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If you haven’t caught up with my series documenting Instagram’s pay to play strategy, here’s the first post. So far, I’ve observed a few things:
1. Insights held me back because it makes the app think I’m a business with budget.
2. Instagram may be location biased, promoting users that post content in particular locations because high activity means more advertising potential.
The interesting point here, is that most of my influencer friends in Asia have a much higher follower count than me. And here’s the plot twist – a friend that had around 20k followers told me she used to get 1k likes in 30 minutes, with some of her posts hitting above 4k in engagement after a few days. After December, she saw it fall by half yet, at the time of writing, she’s doubled her Instagram audience. Anecdotally, another girl with around 5k likes a photo and 35k followers also took a hit. Her photos now average 600 likes, although her video content still receives views in the thousands. Likely because this is a relatively new medium for Instagram and they’re pushing this content. But can Instagram be location biased, if even their speculatively ‘preferred’ regions are seeing such a drastic decline in engagement?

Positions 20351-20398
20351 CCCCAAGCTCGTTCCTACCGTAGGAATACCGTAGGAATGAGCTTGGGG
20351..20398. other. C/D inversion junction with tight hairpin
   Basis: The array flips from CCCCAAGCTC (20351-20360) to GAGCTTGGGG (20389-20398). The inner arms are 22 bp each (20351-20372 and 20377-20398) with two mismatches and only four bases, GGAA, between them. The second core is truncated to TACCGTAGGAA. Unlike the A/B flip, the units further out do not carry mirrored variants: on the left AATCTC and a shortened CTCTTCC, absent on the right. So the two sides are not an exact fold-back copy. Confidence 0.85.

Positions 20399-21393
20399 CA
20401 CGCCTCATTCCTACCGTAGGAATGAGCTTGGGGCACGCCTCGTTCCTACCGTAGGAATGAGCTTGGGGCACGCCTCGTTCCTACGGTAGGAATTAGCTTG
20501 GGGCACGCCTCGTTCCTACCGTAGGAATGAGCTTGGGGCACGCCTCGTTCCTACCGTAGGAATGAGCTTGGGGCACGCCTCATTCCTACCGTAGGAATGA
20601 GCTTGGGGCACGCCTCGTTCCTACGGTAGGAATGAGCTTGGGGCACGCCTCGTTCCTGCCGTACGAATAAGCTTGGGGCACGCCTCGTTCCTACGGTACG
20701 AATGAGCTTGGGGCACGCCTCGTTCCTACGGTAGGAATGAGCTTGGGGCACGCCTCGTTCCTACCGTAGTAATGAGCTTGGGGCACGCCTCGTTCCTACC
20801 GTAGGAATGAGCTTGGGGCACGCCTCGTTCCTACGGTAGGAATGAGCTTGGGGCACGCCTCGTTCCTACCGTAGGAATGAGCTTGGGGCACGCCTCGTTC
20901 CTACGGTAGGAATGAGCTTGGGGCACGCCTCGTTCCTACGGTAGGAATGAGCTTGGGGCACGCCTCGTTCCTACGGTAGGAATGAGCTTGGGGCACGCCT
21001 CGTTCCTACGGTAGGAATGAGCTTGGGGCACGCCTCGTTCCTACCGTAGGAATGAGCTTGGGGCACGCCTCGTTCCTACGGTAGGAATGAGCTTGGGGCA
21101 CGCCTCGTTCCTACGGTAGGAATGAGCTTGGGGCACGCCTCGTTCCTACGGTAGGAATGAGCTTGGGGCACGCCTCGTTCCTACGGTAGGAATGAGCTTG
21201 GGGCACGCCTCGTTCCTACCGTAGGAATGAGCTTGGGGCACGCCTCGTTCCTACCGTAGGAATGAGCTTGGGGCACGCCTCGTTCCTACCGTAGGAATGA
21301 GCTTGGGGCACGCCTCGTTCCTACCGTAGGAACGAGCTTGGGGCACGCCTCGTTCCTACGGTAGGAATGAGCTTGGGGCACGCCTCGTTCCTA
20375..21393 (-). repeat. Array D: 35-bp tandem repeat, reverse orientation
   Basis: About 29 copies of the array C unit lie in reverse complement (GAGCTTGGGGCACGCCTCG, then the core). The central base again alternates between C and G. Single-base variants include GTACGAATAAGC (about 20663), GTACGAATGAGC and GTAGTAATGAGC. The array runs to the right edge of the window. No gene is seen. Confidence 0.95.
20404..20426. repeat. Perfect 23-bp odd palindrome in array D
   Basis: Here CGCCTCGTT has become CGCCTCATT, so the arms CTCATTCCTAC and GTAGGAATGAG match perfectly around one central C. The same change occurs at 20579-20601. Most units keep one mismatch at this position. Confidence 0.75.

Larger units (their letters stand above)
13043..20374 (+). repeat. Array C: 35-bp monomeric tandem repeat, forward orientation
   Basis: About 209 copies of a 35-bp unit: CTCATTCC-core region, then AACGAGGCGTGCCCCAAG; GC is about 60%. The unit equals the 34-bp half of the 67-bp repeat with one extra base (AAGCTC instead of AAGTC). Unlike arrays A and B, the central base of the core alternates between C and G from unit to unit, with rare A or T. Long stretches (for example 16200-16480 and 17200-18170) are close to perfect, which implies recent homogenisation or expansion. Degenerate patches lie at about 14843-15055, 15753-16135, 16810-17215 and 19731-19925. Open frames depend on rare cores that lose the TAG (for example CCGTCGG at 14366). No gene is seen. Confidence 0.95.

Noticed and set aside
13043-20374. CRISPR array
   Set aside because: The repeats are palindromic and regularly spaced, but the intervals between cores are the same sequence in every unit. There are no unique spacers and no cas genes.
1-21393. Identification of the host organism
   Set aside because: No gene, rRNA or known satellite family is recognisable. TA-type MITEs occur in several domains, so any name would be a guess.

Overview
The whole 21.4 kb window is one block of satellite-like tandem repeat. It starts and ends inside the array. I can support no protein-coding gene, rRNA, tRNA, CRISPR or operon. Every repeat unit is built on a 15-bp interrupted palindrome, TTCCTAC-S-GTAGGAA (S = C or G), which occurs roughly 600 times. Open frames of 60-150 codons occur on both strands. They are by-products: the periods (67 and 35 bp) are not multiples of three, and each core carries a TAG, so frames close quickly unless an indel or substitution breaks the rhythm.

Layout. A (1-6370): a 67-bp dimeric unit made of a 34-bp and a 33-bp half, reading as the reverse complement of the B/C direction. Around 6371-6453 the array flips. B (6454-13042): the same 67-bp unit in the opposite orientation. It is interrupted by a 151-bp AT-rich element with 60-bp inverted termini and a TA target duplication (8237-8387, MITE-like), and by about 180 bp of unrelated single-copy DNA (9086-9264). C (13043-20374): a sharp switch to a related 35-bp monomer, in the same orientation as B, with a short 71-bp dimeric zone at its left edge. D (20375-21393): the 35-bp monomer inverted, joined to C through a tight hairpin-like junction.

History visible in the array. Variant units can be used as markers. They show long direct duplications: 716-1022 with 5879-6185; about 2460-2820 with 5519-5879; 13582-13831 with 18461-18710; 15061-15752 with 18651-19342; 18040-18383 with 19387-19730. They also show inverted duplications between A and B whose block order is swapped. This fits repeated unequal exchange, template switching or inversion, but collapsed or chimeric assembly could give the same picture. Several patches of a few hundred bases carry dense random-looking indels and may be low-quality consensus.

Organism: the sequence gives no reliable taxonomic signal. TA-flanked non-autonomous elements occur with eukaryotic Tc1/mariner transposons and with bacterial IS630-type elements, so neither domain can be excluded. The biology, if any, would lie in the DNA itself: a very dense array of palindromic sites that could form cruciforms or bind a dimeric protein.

A few months ago, Instagram released a press release about trialling a shop feature with 20 brands, with a function where users are able to purchase in-app. It’s developing into a science lab of sorts for mobile commerce, especially now that the volume of content uploaded is increasing in a bid to reach more accounts. Engagement rate clearly doesn’t need to be the main metric for Instagram to measure its advertising value. So why should it be ours? When all of us are in the same boat, let’s focus on quality over quantity, for example comments, shares and saves.
Brands are still looking at numbers. However, while some only pay on the basis per like, they’re also not really the ones you want to work with. Social media managers that really know what’s going on value creativity and content above all. In fact, this is how most top agencies charge. So let’s focus on making the content that we like instead of what we think people that are browsing on Instagram will. Doing anything else wouldn’t be sustainable.
Finally, don’t look at girl with the highest engagement. Do yourself a favour, don’t compare. To help you stop, I’ve actually worked out what would be considered high engagement. If you care enough to have read this post in its entirety then you actually do want to know the answer. And I’ve got the numbers for us UK bloggers – complete with a chart – but you’ll have to stick with me and wait for part three…